Today I walked into my grief counselors office and had to hit myself. I thought, “this is a dream, isn’t it? I didn’t really have a daughter who passed away. Wait, you mean I’m 28 years old and I am walking into a grief counseling appointment because my baby girl passed away, seriously, this is real???”
I find that many days I am still in denial about all of this. How could it be? How could it be that almost a year ago I bore a beautiful child of God, a gift and blessing like no other, the most beautiful thing I have ever seen or felt and it was snatched from me. Every day I wake up hoping that my nightmare will end, that none of it true. Except, that it IS true. It is sooooo very, very TRUE and REAL.
The other days that I am not in denial I’m usually ready to scream my head off at the world. I see the silliest things happening around me and I just want to shake some people and knock some sense into them. You know, let them know that things aren’t that bad for them. But then who am I to talk? I have to keep reminding myself that my journey is different (blah, blah, blah)…that whole compassion thing or something? I dunno?! (That was a little blunt, huh?) The rest of my days I just carry on because thats what I have to do. Most of my time is spent thinking about Jane, all of her cute, tiny details of her body and of course when Christ plans on returning because I’m losing patience every day. PLEASE HURRY!!!
So here I am and another year has come and gone. I definitely have not made any resolutions this year. I think I will just see where the wind takes me. Thats what I have been doing and I seem to be getting by. I will continue to ask God and seek His peace, the peace that surpasses understanding. Maybe, just maybe…I’ll even seek joy. (but let’s not get too carried away
It’s hard to swallow that its been a year already since my little girl was born. I often reflect on all the things that were going on around this time last year. I remember on the 17th I had breakfast at my aunts house with my Australia cousins. After breakfast, Daniel and I went to a fetal monitoring appointment. (which had become normal for us) Jane still wasn’t scheduled to be born until early February. We showed up to the appointment and that morning was the last time I would be home for the next 7 weeks….of course we didn’t expect any of that. Jane wasn’t moving around and tumbling as much as she usually had so the nurses sent me to the hospital to be checked in for overnight monitoring. Between bed pans and constant monitoring, not being able to get out of bed and needing to shower Daniel and I got comfortable and spent the night at St. Joes. In the morning on the 18th, Dr. Anzaldo came to visit us and told us that after much thought and weighing the pros and cons he would be doing a c-section that afternoon. DEEP BREATH….here we go…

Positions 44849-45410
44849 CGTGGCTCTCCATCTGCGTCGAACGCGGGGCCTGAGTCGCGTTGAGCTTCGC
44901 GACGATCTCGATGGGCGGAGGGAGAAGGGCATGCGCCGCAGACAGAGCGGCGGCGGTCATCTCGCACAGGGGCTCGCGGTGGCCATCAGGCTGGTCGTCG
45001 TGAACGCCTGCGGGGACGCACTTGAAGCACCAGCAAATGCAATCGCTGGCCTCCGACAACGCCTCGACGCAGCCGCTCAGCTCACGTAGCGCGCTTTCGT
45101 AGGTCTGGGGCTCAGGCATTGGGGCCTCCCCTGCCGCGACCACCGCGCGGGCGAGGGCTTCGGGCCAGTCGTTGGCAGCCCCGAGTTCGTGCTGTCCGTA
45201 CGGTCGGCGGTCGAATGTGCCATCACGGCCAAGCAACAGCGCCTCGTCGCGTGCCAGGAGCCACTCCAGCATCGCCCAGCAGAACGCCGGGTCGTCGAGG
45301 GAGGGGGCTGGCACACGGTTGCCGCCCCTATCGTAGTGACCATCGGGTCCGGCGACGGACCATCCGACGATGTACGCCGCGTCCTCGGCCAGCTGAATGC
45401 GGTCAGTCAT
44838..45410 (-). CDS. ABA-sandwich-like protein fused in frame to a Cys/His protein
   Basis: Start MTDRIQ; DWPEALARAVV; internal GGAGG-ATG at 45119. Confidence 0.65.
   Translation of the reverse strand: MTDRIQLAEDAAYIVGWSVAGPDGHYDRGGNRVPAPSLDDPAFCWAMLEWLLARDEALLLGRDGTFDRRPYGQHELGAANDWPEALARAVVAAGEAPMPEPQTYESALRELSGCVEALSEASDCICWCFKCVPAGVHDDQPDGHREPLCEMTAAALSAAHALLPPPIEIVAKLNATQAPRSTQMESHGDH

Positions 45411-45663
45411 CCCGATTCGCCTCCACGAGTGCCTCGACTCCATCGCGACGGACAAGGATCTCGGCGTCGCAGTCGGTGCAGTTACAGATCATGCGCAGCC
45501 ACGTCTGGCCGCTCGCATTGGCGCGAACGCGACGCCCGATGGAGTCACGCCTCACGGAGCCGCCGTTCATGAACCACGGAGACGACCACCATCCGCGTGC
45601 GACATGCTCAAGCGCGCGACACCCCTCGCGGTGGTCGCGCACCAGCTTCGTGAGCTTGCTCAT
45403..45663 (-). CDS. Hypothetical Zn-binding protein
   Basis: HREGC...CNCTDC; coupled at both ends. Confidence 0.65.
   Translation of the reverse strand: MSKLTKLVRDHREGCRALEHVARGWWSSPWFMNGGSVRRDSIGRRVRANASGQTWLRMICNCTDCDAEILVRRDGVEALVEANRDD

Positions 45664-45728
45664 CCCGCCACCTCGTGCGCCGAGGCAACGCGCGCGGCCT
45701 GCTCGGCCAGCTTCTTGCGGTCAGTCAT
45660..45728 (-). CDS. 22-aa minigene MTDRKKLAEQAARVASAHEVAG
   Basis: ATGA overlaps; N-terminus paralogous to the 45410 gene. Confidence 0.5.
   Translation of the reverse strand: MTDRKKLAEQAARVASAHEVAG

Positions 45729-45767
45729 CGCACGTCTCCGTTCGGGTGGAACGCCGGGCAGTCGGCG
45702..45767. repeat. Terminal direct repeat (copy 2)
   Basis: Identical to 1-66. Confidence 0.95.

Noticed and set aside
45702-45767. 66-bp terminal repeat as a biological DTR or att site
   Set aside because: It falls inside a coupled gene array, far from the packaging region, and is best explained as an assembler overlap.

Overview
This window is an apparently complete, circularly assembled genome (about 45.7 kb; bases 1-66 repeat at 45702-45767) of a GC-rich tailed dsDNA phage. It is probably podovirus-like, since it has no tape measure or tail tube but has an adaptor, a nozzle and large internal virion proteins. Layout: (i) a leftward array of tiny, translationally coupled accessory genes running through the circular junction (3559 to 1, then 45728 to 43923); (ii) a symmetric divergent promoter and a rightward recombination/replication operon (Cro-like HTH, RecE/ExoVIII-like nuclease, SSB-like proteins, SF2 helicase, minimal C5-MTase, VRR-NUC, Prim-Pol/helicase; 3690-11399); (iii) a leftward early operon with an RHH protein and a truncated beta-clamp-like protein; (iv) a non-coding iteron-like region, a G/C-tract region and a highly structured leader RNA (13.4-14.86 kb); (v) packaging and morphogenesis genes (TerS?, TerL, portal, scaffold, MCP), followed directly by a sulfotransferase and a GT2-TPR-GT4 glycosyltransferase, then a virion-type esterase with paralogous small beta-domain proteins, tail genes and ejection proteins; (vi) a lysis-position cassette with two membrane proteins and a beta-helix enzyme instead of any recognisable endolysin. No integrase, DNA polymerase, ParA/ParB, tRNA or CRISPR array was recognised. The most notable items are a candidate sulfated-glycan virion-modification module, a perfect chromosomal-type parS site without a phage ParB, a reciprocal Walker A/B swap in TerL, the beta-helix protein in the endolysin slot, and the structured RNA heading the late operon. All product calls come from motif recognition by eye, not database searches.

I remember everything about that delivery. Side note: I was a volunteer at Hoag Hospital for a while so I watched several c-sections and had a good idea what was going on around me. I remember coming into the OR and it was too quiet. I asked the nurses where the music was and soon enough it was playing throughout the OR. After anesthesia and the whole process….Jane was born at 4:17pm. As soon as she was delivered a peace came over me like I had never experienced. My nerves were calm and I was so glad she was alive, that she had blessed us with her presence into this world. Daniel went right over to see her. I was sooooooo HAPPY and JOYFUL she was here!
Fast forward a year and here I am now….empty-armed, yet remembering everything about her, about my Jane. So, on her birthday we went to the cemetery to “visit” Jane. I guess I look at it more as a time to just stop and think about Jane, to cry, to remember. I went to the cemetery with my mom, my sister and Daniel. My in-laws placed 18 beautiful pink cyclamen at her grave. My mom brought a vase of vibrant flowers and 3 pink balloons. We released one of them up to the heavens. We all laughed and thought that if for some crazy reason that pink balloon really reached the heavens Jane would surely know it was for her. After we all had our moments of silence, our own personal thoughts about Jane we left the cemetery and went back home to prepare for dinner at the Ronald McDonald House. Daniel and I decided that we want to cook dinner at the Ronald McDonald House every year in celebration and honor of Jane’s birthday.
We had a nice time cooking dinner that evening. We even got to hear what other peoples lives were like at the moment and share the story of our Jane. There were tons of leftovers, but we were assured that the food will be eaten. Of course we know first hand the schedules of the parents with children in the hospital can be a little miscalculated.